Nasal feeding tubes are temporary, non-surgical tubes placed through the nose and into the stomach or intestine. They provide short-term nutrition for people with spinal muscular atrophy (SMA) who have difficulty eating.
A feeding tube is typically recommended for people with SMA who develop impaired swallowing - which can cause inhalation of food and liquids into the lungs - or those having trouble consuming enough foods or liquids to meet their nutritional needs.
A nasal tube is often the first tube a person with SMA may receive for food and medication supplementation. It may be a “trial run” prior to placing a more permanent, surgical solution such as a gastronomy tube (G tube).
Nasal tubes are one type of feeding support for people SMA. Other options include a gastronomy or G-tube, as well as G-tube with Nissen fundoplication (known as a stomach wrap).
What does it involve?
There are three types of nasal tubes: Nasogastric (NG), nasoduodenal (ND), and nasojejunal (NJ). The choice of tube depends on whether or not an individual can tolerate feeding into the stomach.
NG-tubes enter the body through the nose and run down the esophagus into the stomach. ND-tubes are similar to NG-tubes, except they end in the first portion of the small intestine, the duodenum. NJ-tubes extend even further to the second portion of the small intestine, the jejunum. Bypassing the stomach can be beneficial for people whose stomachs don’t empty well, have chronic vomiting, or aspirate stomach contents into the lungs.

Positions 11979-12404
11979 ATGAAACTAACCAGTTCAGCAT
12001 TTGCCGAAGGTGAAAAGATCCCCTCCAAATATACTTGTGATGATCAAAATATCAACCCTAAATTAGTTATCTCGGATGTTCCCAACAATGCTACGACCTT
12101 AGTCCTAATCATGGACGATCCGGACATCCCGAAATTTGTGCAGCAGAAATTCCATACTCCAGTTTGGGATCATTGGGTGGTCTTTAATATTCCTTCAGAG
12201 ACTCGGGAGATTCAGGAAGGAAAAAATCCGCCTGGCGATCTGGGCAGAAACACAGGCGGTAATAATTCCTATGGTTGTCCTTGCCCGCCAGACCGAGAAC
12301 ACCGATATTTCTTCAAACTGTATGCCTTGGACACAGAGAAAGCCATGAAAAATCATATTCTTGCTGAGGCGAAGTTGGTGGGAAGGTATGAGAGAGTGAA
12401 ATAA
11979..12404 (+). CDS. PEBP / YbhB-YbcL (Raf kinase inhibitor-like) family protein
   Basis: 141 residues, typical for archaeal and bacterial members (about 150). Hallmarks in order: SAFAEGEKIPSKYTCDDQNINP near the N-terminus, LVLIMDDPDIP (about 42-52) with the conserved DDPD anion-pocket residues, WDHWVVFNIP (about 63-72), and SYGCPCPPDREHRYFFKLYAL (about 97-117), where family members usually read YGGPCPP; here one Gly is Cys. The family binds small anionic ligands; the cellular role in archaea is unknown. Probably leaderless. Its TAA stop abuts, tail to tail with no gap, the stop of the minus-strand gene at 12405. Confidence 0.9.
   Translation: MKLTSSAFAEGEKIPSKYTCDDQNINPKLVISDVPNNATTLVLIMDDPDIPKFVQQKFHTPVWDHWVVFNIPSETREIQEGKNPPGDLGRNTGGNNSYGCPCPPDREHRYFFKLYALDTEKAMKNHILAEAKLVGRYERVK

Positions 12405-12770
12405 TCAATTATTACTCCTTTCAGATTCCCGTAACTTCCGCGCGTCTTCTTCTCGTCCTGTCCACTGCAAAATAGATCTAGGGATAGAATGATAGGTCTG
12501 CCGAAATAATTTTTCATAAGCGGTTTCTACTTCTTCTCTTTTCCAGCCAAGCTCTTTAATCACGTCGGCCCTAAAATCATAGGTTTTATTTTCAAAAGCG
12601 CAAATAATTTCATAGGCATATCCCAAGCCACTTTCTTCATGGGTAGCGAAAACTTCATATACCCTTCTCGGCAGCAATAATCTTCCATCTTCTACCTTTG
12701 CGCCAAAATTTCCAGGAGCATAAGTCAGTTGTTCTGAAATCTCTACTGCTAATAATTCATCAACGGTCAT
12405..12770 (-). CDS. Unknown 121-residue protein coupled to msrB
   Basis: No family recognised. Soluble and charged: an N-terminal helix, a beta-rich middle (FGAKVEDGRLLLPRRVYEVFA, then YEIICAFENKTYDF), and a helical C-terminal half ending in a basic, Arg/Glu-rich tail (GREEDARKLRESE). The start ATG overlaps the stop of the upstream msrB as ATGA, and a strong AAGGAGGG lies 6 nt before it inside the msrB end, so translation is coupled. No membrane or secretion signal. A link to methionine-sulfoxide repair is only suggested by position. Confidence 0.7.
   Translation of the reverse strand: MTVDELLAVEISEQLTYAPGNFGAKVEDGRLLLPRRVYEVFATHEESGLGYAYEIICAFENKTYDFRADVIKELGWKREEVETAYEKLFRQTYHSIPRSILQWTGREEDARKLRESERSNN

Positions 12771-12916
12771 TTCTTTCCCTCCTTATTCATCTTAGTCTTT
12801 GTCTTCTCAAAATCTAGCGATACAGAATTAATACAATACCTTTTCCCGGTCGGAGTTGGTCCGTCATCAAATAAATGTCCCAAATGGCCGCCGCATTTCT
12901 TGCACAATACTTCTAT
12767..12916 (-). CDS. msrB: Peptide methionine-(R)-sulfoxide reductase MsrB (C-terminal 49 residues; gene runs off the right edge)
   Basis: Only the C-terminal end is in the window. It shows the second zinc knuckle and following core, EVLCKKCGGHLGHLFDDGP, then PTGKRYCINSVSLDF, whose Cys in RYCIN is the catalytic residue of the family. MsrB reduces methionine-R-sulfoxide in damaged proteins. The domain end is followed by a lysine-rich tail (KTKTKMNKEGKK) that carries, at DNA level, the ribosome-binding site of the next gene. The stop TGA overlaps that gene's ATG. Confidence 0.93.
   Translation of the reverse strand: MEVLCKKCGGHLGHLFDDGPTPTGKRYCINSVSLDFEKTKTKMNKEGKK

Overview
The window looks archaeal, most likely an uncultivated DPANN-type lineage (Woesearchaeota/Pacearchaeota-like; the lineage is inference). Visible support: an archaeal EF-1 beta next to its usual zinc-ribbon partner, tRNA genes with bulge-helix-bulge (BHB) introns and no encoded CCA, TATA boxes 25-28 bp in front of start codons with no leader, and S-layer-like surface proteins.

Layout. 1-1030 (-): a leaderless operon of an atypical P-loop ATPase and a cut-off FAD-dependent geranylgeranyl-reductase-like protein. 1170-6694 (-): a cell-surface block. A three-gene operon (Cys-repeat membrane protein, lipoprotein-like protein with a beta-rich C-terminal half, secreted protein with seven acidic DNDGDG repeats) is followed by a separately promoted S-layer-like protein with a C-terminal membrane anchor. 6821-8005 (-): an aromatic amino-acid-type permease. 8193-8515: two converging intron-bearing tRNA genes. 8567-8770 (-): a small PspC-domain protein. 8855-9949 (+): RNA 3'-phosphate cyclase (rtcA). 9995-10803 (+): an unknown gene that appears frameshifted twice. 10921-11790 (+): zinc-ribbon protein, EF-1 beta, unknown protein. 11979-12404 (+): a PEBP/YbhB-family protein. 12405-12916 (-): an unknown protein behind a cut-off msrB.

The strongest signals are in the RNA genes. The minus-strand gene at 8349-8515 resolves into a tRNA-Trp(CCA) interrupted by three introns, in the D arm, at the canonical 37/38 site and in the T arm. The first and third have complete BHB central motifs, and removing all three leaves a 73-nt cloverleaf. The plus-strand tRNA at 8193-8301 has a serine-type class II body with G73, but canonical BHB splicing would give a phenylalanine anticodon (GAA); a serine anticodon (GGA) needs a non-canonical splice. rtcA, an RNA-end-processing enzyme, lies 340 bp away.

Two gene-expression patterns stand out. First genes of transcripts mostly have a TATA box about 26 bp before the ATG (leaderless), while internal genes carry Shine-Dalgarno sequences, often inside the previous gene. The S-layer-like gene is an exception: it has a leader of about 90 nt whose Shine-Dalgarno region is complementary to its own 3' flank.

A nasal tube is initially inserted by a doctor or nurse. The medical professional will train the person with SMA or their parents how to insert the tube at home.
Depending on the individual’s needs, a dietician will determine type and amount of nutritional formula, and length of feeding time. Feedings through nasal tubes are generally done with either a gravity drip, syringe or feeding pump. NJ tube feedings can only be done with a pump.
The goal of NG tubes is to provide supplemental food and medicine to the stomach or small intestine through the nose. It can be used to provide extra calories when an individual is unable to eat by mouth, struggling with digestion, or going through an illness.
More research is needed to determine the nutritional outcomes of nasal tubes for people with SMA.
Because SMA nutritional problems can also affect a person’s breathing and general well-being, researchers recommend involving a team of physicians, speech therapists or occupational therapists, dietitians, and pediatric surgeons to optimize survival and quality of life.
Any surgery carries risks including blood clots, blood loss, infection, breathing problems, reactions to medication, and heart attack or stroke during the surgery.
The process of placing a nasal tube is very low risk. Common complications of living with a nasal tube, however, include gastrointestinal issues such as diarrhea, constipation or vomiting, food aspiration/reflux and gagging, tube-site infection, and pneumonia. Nasal tubes can also become clogged or dislodged.
Increased nasal congestion is possible, especially in infants. Using both a nasal tube and non-invasive ventilation, such as a bilevel positive airway pressure (BiPAP), may create mask fit issues and discomfort.
Because nasal tubes can be uncomfortable, small children will pull them out. Taping the tube to a child’s face, or down the back of a child’s shirt day or can prevent removal and keep it from tangling.
For more details, visit:
1. Understanding Spinal Muscular Atrophy (SMA) 一 Cure SMA
2. Nasal Tubes - Feeding Tube Awareness Foundation
3. Nasogastric Tube Feeding 一 Children’s Minnesota
4. Nasojejunal Tube Feeding Using a Feeding Pump 一 Cincinnati Children’s
5. Consensus Statement for Standard of Care in Spinal Muscular Atrophy 一 Journal of Child Neurology
6. Gastroenteric tube feeding: Techniques, problems and solutions 一 World Journal of Gastroenterology